Deepa Mehta - Water

Deepa Metha's Water is set against the backdrop of civil unrest in India during the 1930's. As Gandhi’s call for passive resistance against British colonial rule grows and the country begins to find itself in turmoil. Set in the city of Varanasi it looks at the life of Hindu widows sent away from their homes after their husband’s deaths. They must live a shadowy existence as "living corpses", because of an interpretation of Hindu text. It is believed by some that when a husband dies a widow who lives on is half dead herself, because her husband made up half of what she was when he was living. The film caused a great deal of controversy when it was filmed with religious hardliners who believed it to be critical of the Hindu faith rioting and sending death threats to the cast and crew. How ever Metha's film is far more a look at social injustice than it is a film designed to be critical of faith.

The film starts out with a seven year old child being told that the husband she has no memory of marrying is dead. The girl’s father takes her from the family home to a place where widows live as social outcasts. There she is left never to return home or see her family again. Once there she soon learns life for widows is a hard one, shunned by the populace they are seen as undesirables much like the Untouchables in the strict cast system. Being only "half living" a widow is only aloud one meal a day must shave her head and own only one outfit so her status is clear to all. The girl meets with a range of widows from different backgrounds in her new home some who lived many years with their husbands before this life was forced upon them, others like her where child brides some of whom never met the man they are meant to be grieving for.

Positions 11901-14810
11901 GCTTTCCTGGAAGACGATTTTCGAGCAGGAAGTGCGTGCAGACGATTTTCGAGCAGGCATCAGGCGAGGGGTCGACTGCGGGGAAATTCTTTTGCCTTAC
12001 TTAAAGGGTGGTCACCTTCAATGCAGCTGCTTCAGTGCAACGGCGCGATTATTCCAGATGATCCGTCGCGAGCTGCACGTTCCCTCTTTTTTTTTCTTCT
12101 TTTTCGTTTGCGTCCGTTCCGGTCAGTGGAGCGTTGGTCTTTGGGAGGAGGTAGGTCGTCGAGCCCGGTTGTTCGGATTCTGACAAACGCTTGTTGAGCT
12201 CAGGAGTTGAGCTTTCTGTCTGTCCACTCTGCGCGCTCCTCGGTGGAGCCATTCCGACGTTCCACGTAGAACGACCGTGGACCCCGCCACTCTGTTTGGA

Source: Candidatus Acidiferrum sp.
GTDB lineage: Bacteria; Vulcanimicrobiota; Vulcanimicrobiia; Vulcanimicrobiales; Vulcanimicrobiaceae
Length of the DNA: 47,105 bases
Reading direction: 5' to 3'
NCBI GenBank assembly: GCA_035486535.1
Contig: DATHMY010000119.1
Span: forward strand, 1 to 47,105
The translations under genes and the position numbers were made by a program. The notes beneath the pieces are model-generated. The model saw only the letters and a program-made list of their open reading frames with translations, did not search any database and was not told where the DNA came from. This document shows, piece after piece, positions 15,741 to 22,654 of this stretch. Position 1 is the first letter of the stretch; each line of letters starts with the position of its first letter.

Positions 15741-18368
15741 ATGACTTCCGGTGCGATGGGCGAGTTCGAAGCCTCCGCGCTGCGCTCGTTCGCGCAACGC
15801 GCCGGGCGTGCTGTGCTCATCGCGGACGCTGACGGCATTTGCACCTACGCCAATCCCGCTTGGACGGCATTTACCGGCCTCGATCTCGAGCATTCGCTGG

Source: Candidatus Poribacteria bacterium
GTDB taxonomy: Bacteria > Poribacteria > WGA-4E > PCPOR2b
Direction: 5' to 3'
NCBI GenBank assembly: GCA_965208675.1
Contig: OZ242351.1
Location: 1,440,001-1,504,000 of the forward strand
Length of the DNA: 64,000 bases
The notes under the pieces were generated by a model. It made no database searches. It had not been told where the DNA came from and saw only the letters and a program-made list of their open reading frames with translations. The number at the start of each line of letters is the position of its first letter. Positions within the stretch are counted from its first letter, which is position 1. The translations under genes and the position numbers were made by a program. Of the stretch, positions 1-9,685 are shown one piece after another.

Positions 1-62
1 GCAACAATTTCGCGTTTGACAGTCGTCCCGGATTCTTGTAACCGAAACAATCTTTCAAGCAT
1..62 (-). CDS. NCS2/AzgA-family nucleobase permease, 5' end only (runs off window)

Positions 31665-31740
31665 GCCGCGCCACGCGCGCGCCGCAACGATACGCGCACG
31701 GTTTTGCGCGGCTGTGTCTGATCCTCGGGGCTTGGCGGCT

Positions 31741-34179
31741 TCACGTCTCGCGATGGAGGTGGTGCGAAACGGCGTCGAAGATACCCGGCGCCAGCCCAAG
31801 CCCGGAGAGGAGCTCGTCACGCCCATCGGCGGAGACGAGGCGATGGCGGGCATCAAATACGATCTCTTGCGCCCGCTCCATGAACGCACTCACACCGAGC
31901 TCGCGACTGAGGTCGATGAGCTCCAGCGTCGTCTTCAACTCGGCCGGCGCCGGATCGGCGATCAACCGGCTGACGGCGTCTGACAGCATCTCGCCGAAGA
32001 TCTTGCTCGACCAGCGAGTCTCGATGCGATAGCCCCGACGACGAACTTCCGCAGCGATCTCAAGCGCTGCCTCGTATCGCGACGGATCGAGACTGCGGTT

After seeing Water my thoughts are mostly positive about it, but there are some things which can't be ignored, firstly Lisa Ray is terrible, I know Indian culture prizes light skin and her mixed race heritage no doubt puts her in high demand, but she is utterly unconvincing. John Abraham is not exactly good either; in fact the male cast is pretty poor. The other main characters how ever are pretty good with a quality performance from the young lead Sarala as Chuyia and a stand out performance from Seema Biswas as the widow Shakuntala. Water is filled with very attractive shots, but I get the feeling that’s not really testament to any film making abilities and more to do with shooting in an area where just taking the lense cap off the camera is going to mean you capture something beautiful. That said it does mean at times the film is simply gorgeous to look at. The pacing of the film is a bit uneven for me and the plot fall into the category of serviceable, really it exists only as a vehicle for Mehta’s all be it admirable, one dimensional theme. I know the vast majority of reviews blinded by the plight Mehta brings to the screen feel this film is deep and meaningful but to be honest in my opinion it never goes much deeper than "Look at this, isn't it bad". I liked the film and was moved by it in places, but thinking about it after I realised I was moved more by the general subject mater than really anything Mehta herself has to say about it.

How ever those things considered it's still a film I highly recommend people watch. The plight of widow's as with other sections in a heavily class ridden society (India cast system being about as rigid as class systems get) is something that should be talked about and bringing it to the screen is a great way to achieve dialogue on the subject. The Hindu religion is far from being the only religion which seems to put far more restrictions on women than men. I am hard pressed to think of a religious system which doesn’t all be it more liberal believers may relax the rules. It's easier to point at other people’s cultures and faiths and say look at the things they do wrong, but I hope a film like this would also see viewers from around the world stop to take a look at their own cultures and faiths. Class, sexism and many other” isms'” are prevalent everywhere even in the most liberal of nations and society’s.

I am a big fan of the kind of world cinema that takes you to places you have not been to and times you cannot visit. Films that offer a window on to cultures and perspectives you might otherwise not see or think about. Those who enjoy films like The Bird People in China, Bombon: El Perro, Kekexili: Mountain Patrol and The Harmonium in My Memory should find plenty to love about Water and some might even shed a tear in places. Water is a flawed, but also rewarding filmic journey that I recommend taking.

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